In a previous post I discussed the scientific discovery of exoplanets and the race to find an Earth-like planet outside our solar system. These discoveries combined with other recent work on exophiles (a related previous blog post here) have led to a renewed interest in the possibility of extra-terrestrial life.
For example, a great collection of current scientific papers in a recent issue of Philosophical Transactions of The Royal Society are available from this link.
SETI (the Search for Extra-Terrestrial Intelligence) has now been searching our ‘close vicinity’, within the milky way, for 50 years, but has yet to detect any signals that show signs of having been derived from an extra-terrestrial intelligence. By the way, if you want to play a part in this search, you can sign up and get free software that enables your computer (while it is idle) to crunch through the data in search for interesting signals.
What would be the theological implications if a discovery of intelligent extra-terrestrial life were made? The key theological issues surround our own place in the universe and the universal nature of salvation. The Bible teaches that we (humankind) are the image bearers of God:
“God created humankind in his own image, in the image of God he created them, male and female he created them.” Genesis 1:27
Could it be possible that other life forms are also made in the image of God?
How about the essential Christian doctrine of God incarnate in human form – would the death and resurrection of Jesus be sufficient for an alien’s salvation, as it is for humans? In other words is one earthly incarnation, in Jesus of Nazareth, enough for the entire cosmos? Or are multiple incarnations a likely possibility?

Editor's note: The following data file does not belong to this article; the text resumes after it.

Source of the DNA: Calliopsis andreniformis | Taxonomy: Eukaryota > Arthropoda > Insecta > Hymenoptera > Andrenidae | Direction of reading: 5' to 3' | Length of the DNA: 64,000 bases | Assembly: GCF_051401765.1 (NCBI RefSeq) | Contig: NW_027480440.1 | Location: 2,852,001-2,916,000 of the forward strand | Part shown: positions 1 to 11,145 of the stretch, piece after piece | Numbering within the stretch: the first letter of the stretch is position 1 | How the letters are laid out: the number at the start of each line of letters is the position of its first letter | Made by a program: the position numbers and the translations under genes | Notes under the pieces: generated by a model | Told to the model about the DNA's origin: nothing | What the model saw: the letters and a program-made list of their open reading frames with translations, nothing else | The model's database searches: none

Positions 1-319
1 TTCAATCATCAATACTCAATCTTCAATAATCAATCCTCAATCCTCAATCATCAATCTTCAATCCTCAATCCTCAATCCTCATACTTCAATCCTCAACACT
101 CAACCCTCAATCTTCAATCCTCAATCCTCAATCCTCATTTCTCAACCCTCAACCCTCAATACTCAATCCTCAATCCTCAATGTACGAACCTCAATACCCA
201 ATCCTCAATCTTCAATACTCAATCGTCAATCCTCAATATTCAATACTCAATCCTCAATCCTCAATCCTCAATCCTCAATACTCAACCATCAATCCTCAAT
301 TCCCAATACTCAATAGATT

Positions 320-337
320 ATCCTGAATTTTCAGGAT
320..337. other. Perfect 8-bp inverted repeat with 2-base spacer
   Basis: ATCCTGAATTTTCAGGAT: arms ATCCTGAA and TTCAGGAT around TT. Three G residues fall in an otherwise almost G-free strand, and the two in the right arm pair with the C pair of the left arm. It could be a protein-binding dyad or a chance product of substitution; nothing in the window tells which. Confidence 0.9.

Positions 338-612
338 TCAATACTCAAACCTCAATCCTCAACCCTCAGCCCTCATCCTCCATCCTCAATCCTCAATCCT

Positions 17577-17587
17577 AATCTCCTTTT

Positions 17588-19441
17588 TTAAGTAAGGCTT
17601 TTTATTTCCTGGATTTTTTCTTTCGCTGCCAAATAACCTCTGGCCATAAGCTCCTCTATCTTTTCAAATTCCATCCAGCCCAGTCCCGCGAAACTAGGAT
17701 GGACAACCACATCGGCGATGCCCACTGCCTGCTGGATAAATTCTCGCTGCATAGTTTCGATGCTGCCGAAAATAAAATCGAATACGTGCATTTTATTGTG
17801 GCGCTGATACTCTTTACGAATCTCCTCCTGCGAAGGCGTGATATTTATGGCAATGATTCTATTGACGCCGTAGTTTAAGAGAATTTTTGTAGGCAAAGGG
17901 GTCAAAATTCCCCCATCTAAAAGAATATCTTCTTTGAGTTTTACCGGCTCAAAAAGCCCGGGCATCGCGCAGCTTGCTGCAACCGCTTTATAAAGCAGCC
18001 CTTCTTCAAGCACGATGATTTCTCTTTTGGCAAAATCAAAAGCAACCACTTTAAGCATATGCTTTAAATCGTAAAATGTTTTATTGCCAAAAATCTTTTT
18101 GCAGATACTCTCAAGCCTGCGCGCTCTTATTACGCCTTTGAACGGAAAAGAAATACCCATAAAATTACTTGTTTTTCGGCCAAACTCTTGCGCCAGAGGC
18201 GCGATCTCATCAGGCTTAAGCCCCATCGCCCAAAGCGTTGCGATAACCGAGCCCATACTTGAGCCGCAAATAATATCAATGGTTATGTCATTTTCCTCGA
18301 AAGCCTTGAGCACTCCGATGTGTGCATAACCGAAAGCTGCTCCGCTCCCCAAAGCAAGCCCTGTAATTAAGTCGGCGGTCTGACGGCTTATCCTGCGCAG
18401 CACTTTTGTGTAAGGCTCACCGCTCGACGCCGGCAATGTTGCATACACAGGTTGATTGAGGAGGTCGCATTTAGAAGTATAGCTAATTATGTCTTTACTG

“I am personally persuaded that a superintelligent Creator exists beyond and within the cosmos, and that the rich context of congeniality shown by our universe, permitting and encouraging the existence of self-conscious life, is part of the Creator’s design and purpose. Yet like many Christians steeped in a conservative ethos that human beings are central to God’s plan, my gut reaction is to disparage the possibility of the existence of intelligent life on other worlds. But I remind myself, Beware! Not only is such a view inonsistent with the notion that the universe has been deliberately established as a potential home for self-conscious contemplation, but it sets unwarranted human limitations on God’s creativity.”
“… as the physicist John Wheeler once suggested to me, perhaps the universe is like a large plant whose ultimate purpose is to produce one small exquisite flower. Perhaps we are that one small flower.”
I’m waiting for Paul Davies latest book to come out in paperback. This is entitled The Eerie Silence – Renewing our search for alien intelligence.